There is emerging evidence that, with improved standardisation of assays and established cut-off levels based on large populations of different ages and ethnicities, AMH assays will become more accurate in the detection of polycystic ovary morphology.

Exclusion of other conditions

The diagnosis of PCOS is a diagnosis of exclusion – all other aetiologies that can cause menstrual irregularities and/or hyperandrogenism must be excluded, regardless of the fact that some aetiologies are less common in adolescents. The most important cause of amenorrhoea in a sexually active adolescent is pregnancy. Menstrual irregularity alone could be due to gonadotropin deficiency caused by functional hypothalamic amenorrhoea, secondary deficiency due to any systemic cause, or to a primary gonadotropin defect. Many conditions can lead to hyperandrogenism; the most common albeit rare condition (outside of PCOS) is non-classic congenital adrenal hyperplasia (NCAH), characterised by a marked elevation of androgen levels. Deficiency of 21-hydroxylase, due to mutations in the 21-hydroxylase (CYP21A2) gene, is the most common type of NCAH seen. The prevalence of NCAH is reported as 1 in 1000 but is even more frequent in certain ethnic groups [71]. Diagnosis of NCAH is suspected if an adolescent girl has clitoromegaly and/or an early-morning, follicular phase 17-hydroxyprogesterone (17-OHP) level of > 200 ng/dl (> 6 nmol/L) and confirmed at 17-OHP levels of > 35 nmol/L (1000–1500 ng/dl) 60 min after administration of 250 μg of synthetic adrenocorticotropic hormone or synacthen [72].

Hypothyroidism, hyperprolactinemia, glucocorticoid excess due to Cushing’s disease, glucocorticoid resistance, and androgen-secreting ovarian or adrenal tumours can cause menstrual irregularity and/or hyperandrogenism [73]. A thorough history and physical examination to look for signs of hypothyroidism, galactorrhoea, glucocorticoid excess or virilisation are important in the evaluation of an adolescent girl with suspected PCOS. Measurement of serum thyroid stimulating hormone, prolactin, gonadotropins, androgen and/or follicular phase 17-OHP levels is required to exclude these conditions. If the androgen levels are twice above the upper limit of the reference range, imaging is also required to assess the ovary and/or adrenals. An overnight dexamethasone suppression test or midnight salivary cortisol estimation is required to exclude Cushing’s syndrome, though importantly only where the condition is clinically suspected.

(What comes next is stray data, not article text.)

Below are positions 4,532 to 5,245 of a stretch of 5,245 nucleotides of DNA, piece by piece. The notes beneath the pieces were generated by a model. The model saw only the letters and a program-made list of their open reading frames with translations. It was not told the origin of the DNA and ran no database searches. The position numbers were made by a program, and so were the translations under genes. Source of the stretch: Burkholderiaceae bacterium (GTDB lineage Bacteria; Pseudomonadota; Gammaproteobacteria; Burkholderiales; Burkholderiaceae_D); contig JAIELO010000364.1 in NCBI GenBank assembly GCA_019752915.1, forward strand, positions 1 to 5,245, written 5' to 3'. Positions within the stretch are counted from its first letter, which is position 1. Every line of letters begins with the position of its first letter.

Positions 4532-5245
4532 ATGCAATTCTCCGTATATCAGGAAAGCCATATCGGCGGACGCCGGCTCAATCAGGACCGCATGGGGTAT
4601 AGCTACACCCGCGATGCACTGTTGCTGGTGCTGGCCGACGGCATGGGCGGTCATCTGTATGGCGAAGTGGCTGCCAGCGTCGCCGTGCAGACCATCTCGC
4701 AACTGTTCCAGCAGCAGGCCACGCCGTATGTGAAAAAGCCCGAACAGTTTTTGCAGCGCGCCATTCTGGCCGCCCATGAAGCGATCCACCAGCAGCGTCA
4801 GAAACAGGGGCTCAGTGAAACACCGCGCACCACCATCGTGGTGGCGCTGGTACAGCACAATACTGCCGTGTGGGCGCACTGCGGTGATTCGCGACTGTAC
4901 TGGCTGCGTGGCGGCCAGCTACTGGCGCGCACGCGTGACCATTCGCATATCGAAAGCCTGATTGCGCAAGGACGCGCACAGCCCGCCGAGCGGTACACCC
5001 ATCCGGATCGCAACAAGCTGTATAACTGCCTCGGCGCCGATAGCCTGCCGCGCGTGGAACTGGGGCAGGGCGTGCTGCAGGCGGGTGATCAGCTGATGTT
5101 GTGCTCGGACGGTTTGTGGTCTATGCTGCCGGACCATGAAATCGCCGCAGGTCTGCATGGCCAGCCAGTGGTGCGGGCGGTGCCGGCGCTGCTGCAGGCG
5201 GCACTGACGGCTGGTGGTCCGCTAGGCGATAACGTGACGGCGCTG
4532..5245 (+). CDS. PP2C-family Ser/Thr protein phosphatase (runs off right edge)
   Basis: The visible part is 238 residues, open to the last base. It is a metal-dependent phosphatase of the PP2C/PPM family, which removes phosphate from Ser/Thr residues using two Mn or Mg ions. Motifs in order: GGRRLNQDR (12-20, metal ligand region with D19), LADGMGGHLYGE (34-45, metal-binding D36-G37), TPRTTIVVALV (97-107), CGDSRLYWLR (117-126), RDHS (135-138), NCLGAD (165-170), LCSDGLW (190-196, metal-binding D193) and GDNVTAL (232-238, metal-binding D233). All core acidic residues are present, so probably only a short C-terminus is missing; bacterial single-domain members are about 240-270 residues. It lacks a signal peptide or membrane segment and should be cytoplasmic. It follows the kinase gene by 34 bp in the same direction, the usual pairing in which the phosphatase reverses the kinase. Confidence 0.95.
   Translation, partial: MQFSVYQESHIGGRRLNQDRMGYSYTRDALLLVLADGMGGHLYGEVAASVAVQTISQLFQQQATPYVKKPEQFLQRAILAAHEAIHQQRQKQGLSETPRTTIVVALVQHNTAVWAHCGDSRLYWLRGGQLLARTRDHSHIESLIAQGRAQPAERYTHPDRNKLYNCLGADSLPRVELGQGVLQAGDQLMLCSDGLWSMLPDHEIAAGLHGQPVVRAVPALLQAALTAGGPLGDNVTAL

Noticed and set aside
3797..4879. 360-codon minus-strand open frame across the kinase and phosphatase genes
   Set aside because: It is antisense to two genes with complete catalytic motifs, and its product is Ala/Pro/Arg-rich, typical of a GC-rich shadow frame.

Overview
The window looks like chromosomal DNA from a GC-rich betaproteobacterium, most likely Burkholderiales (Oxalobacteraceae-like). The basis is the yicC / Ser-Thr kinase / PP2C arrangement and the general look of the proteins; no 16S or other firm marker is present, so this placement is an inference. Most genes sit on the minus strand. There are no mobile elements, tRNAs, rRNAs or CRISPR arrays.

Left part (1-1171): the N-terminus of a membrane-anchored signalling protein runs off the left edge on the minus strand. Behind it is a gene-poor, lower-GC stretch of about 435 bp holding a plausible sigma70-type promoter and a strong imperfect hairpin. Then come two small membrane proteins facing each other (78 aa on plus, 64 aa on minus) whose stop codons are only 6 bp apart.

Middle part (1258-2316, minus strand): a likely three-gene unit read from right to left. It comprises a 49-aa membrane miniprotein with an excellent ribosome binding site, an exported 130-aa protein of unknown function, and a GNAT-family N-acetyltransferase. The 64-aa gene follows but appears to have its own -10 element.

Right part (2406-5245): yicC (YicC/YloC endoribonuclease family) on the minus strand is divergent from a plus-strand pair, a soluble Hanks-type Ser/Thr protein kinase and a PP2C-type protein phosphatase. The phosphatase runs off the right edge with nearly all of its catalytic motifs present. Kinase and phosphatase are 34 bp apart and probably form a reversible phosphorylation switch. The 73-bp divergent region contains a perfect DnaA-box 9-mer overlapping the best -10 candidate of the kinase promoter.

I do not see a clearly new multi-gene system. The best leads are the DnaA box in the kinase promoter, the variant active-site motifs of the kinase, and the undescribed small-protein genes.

Adolescents ‘at risk’ of PCOS

A practice point for this section is that, for adolescents who have features of PCOS but do not meet the diagnostic criteria, the ‘at risk’ of PCOS label could be considered and reassessment is advised at or before full reproductive maturity. This timing is at 3 years post menarche in relation to menstrual cycle irregularity and at 8 years post menarche in relation to the use of pelvic ultrasound to identify a polycystic ovarian morphology, as described in the ultrasound section. The timing of reassessment in relation to menstrual cycles was based on physiological maturation of the hypothalamic–pituitary ovarian axis and the likelihood of having ovulatory cycles matching those of women in reproductive age [26, 28, 33, 34]. Reassessment is particularly important for adolescent girls with persisting PCOS features and those with significant weight gain in adolescence and should occur after hormonal therapy washout of at least 3 months if this therapy has been commenced (whilst ensuring contraceptive needs are met). This recommendation is based on the need to address isolated symptoms, such as irregular menstrual cycles or clinical hyperandrogenism, where the diagnosis of PCOS remains unclear as pelvic ultrasound is not recommended at this life stage. PCOS cannot be diagnosed during adolescence unless both irregular menstrual cycles or hyperandrogenism are present. It was recommended that these adolescents be made aware of their ‘at risk’ status for PCOS and that future re-evaluation may be needed if both features persist beyond 3 years post menarche. This recommendation emerged from published evidence as well as from strong and consistent feedback from women with PCOS, who had a poor diagnostic experience and often failed to be diagnosed during adolescence, remaining unaware of this potential diagnosis until seeking treatment for infertility [11] (see Section 1.1 in the Technical Report). Adult physicians and reproductive endocrinologists also expressed significant concern over delayed diagnosis. All GDGs highlighted the need to acknowledge ‘risk’ yet avoid over-diagnosis or premature labelling. Another practice point for this section is that, in adolescents with irregular menstrual cycles and ‘at risk’, the value and optimal timing of assessment and diagnosis of PCOS should be discussed with the adolescent and their families, considering all diagnostic challenges at this life stage as well as psychosocial and cultural factors.

Emotional wellbeing